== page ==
Trump’s executive order has a history
President Trump signed an executive order Thursday expanding what’s known as “association health plans.” But 25 years ago, federal watchdogs concluded such plans ripped off hundreds of thousands of Americans by refusing to pay their medical claims while violating state insurance laws and even criminal statutes.
Back in 1992, the Government Accountability Office issued a scathing report on these multiple employer welfare arrangements (known as MEWAs; they’re pronounced “mee-wahs”) in which small businesses could pool funds to get the lower-cost insurance typically available only to large employers.
These MEWAs, said the government, left at least 398,000 participants and their beneficiaries with more than $123 million in unpaid claims between January 1988 and June 1991.
Furthermore, states reported massive and widespread problems with MEWAs. More than 600 plans in nearly every U.S. state failed to comply with insurance laws. Thirty-three states said enrollees were sometimes left without health coverage when MEWAs disbanded.
In one of the most egregious cases, a California-based MEWA called Rubell Helm Insurance Services enrolled thousands of Florida residents without their knowledge but failed to pay any large claims.
“MEWAs have proven to be a source of regulatory confusion, enforcement problems and, in some instances, fraud,” the GAO wrote at the time.
Of course, President Trump described such plans quite differently during his announcement after signing the executive order aimed at making it easier for association health plans to form, operate across state lines and duck coverage regulations under the Affordable Care Act.
Critics of the action include state insurance commissioners and much of the health industry because, they argue, the new plans would draw healthy customers out of the ACA marketplaces and increase costs for sicker patients.
Trump said the move was one of many he will take to weaken the impact of Obamacare after Republicans in Congress failed in multiple attempts to repeal and replace the law.
The effects of his executive order could be different from what the president anticipates.
Association health plans — which are basically MEWAs that are tied to a trade association (such as the U.S. Chamber of Commerce) — have been around for a long time, but had to operate in a single state and were subject to ACA regulations under Obama-era rules.
Trump is seeking to broaden their ability to function by instructing a trio of Cabinet departments to rewrite the federal rules governing them.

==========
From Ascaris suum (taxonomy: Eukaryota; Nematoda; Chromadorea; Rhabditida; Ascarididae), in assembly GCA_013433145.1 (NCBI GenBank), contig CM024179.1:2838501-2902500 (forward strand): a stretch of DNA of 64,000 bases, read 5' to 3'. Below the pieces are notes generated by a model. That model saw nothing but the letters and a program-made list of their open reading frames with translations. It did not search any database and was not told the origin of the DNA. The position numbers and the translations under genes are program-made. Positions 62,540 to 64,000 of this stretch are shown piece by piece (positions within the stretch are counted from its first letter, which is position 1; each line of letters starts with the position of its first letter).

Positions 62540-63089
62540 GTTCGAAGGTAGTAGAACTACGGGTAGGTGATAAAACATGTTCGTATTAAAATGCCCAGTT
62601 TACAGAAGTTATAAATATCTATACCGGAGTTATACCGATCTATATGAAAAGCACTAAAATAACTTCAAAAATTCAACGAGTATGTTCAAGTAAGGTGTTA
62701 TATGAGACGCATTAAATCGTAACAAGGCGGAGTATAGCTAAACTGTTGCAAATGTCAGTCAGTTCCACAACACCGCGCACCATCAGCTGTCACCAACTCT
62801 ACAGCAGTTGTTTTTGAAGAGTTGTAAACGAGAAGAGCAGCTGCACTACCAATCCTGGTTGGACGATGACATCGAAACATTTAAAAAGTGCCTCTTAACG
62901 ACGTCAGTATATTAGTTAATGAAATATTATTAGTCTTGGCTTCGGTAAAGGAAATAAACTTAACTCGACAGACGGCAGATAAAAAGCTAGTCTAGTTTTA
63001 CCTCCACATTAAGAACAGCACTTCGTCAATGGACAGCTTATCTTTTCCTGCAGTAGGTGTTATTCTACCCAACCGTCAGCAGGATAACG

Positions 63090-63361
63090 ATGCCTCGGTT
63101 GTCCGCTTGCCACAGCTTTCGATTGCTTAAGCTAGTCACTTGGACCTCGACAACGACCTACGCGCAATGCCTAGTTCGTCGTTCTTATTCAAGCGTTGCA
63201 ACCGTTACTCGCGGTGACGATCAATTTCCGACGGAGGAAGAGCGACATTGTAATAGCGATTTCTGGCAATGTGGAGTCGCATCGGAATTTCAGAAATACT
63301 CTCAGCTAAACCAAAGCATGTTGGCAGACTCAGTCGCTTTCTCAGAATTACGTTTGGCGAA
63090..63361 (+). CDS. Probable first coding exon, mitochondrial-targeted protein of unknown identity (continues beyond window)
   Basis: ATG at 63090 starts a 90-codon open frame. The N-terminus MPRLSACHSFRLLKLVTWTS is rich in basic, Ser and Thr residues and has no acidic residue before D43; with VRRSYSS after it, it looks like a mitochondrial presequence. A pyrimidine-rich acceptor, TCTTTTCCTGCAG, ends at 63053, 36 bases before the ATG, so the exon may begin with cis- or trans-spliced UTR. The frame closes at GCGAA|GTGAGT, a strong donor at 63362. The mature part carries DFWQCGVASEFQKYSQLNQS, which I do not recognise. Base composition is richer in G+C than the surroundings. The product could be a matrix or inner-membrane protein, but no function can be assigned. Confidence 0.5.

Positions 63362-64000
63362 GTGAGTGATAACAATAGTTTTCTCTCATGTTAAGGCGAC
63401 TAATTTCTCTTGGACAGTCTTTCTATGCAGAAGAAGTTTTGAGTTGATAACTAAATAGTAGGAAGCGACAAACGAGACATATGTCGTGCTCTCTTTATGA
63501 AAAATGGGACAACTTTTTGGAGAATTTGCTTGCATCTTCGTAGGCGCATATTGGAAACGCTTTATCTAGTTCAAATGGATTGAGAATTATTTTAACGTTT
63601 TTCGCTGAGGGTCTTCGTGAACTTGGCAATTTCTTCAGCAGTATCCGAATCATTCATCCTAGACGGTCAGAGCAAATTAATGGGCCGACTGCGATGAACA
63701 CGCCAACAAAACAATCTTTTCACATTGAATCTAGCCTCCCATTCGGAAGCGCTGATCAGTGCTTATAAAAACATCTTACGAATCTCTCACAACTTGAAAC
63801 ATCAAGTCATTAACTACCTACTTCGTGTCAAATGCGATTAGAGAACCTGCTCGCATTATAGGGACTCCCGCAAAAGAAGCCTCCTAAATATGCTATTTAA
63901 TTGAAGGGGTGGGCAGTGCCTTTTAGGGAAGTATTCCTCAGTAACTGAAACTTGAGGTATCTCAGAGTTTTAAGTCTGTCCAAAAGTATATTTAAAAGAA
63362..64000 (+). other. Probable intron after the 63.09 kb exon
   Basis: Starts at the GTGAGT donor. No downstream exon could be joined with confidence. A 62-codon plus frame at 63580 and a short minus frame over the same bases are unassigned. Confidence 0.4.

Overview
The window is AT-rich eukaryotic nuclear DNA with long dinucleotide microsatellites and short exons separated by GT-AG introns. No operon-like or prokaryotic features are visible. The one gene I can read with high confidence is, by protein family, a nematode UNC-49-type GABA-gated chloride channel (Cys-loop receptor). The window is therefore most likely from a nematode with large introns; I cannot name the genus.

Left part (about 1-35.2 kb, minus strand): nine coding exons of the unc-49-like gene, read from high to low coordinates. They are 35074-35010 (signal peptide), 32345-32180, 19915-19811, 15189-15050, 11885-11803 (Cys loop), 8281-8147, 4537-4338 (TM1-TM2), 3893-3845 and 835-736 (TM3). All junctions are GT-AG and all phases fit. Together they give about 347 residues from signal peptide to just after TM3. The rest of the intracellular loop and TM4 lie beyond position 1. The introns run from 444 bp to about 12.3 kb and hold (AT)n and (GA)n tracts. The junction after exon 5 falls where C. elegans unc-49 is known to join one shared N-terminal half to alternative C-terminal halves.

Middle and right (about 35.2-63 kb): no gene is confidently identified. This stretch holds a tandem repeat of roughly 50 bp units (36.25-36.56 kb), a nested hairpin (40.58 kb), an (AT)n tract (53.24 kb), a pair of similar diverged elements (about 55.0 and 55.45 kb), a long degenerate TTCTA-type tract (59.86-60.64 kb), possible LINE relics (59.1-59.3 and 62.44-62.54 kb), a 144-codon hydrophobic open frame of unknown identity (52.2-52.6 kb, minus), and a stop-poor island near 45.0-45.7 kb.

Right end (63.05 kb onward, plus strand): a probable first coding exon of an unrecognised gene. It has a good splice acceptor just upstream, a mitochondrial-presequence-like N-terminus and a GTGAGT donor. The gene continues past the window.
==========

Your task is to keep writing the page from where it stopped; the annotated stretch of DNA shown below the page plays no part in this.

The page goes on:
In these arrangements, a trade association acquires health coverage that small businesses, individuals or nonprofits could buy into.
Trump and some Republicans are billing these association health plans as a way to offer lower-cost options to consumers amid an otherwise toxic ocean of Obamacare regulations.
By purchasing insurance through associations, small businesses and individuals could potentially duck the ACA’s coverage requirements — including its 10 “essential health benefits” — that don’t apply to large group plans.
Republicans say this will lead to lower-cost health insurance and the ability of Americans to choose from a broader array of insurance options that better fit their needs.
Of course, the details of the anticipated executive order will matter. One of the biggest problems with association plans — according to the GAO — is that they often flew under the radar of state insurance regulators.
“At the heart of regulation and enforcement problems is the fact that state regulators are often constrained by the inability to identify MEWA until after MEWA problems occur,” the report says.
Sometimes plans tried to duck regulations entirely, the agency found. Forty-two states said MEWAs had claimed exemption from state laws under the Employee Retirement Income Security Act (ERISA) of 1974, which had allowed MEWAs in the first place. Courts mostly sided with the states in these legal battles, but they still cost states large amounts of staff and time.
These problems are partly why the Obama administration actually cracked down on association health plans as it was implementing the ACA. In 2011 guidance, the Department of Health and Human Services said association plans must comply with the health-care law’s consumer protections just like any other individual or small group plan.
Yet Trump is now poised to rewrite the rules, turning to the 43-year-old idea of association health plans — which the government has found some serious problems with in the past — as his way of reshaping Obama’s ACA.
“What is old is new again,” as one health-care consultant told me.